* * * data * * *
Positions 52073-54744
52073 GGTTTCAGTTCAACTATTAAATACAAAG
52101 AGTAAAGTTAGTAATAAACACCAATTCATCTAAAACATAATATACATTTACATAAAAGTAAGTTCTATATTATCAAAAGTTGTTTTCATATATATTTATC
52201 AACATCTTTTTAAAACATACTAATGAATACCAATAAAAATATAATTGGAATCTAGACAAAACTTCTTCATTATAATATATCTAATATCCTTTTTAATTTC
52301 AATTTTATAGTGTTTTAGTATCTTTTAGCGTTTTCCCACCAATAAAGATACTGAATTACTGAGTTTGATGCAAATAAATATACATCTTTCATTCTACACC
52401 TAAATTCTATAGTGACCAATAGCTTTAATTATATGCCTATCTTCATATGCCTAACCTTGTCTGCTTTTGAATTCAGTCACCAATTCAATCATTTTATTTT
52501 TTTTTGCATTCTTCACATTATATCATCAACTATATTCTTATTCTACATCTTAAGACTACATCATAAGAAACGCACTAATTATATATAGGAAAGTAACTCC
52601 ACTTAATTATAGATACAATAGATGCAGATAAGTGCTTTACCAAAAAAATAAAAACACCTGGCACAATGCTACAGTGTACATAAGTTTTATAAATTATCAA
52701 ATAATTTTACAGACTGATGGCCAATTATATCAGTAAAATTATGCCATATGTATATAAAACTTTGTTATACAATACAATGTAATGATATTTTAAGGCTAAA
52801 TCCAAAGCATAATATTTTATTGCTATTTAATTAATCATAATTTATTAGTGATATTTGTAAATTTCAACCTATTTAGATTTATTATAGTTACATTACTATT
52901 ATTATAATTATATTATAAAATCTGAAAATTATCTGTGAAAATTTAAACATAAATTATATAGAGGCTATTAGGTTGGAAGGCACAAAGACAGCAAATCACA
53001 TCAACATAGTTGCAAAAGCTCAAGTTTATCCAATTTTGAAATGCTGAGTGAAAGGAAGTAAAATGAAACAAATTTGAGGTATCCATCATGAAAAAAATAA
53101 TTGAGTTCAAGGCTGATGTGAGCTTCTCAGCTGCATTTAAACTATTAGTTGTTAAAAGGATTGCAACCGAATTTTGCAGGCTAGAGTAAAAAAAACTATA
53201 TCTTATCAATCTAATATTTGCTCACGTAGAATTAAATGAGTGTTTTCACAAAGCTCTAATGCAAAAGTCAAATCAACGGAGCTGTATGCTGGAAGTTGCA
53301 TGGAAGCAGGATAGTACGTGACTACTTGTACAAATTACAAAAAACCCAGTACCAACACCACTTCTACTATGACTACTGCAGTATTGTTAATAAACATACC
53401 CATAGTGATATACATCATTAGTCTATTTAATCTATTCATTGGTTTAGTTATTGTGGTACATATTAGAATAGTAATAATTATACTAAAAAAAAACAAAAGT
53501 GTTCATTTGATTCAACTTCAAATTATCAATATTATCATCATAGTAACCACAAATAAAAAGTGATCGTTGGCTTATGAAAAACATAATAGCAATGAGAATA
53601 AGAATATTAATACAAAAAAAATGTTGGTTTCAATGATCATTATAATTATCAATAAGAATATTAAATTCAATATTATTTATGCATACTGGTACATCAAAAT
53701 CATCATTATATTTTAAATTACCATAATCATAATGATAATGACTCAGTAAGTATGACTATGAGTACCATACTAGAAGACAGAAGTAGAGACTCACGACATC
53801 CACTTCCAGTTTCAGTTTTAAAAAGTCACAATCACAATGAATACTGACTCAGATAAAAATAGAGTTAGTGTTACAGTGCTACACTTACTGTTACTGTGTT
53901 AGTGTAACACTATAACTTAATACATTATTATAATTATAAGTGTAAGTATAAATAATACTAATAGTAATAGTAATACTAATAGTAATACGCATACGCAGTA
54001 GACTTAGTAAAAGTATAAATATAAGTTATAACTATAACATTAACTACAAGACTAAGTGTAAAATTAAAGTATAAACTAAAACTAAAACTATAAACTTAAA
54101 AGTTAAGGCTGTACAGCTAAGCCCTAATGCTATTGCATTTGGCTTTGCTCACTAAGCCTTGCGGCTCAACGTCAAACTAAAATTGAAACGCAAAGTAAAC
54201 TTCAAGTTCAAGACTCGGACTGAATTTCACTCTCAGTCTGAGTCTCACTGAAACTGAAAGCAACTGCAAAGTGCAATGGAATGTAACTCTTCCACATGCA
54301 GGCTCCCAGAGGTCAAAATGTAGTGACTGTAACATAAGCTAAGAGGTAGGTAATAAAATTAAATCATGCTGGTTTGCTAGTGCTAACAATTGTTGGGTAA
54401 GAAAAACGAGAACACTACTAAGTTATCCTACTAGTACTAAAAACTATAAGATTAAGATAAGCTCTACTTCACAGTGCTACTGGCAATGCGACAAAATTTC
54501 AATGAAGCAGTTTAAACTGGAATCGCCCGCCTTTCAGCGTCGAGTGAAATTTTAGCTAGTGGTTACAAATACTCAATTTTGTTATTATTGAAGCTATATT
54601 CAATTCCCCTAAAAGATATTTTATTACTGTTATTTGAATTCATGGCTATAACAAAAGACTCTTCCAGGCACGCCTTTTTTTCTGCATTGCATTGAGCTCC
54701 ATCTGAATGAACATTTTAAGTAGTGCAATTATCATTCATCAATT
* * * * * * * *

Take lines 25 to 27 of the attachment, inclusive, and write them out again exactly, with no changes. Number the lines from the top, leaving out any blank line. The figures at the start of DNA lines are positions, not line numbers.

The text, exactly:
54301 GGCTCCCAGAGGTCAAAATGTAGTGACTGTAACATAAGCTAAGAGGTAGGTAATAAAATTAAATCATGCTGGTTTGCTAGTGCTAACAATTGTTGGGTAA
54401 GAAAAACGAGAACACTACTAAGTTATCCTACTAGTACTAAAAACTATAAGATTAAGATAAGCTCTACTTCACAGTGCTACTGGCAATGCGACAAAATTTC
54501 AATGAAGCAGTTTAAACTGGAATCGCCCGCCTTTCAGCGTCGAGTGAAATTTTAGCTAGTGGTTACAAATACTCAATTTTGTTATTATTGAAGCTATATT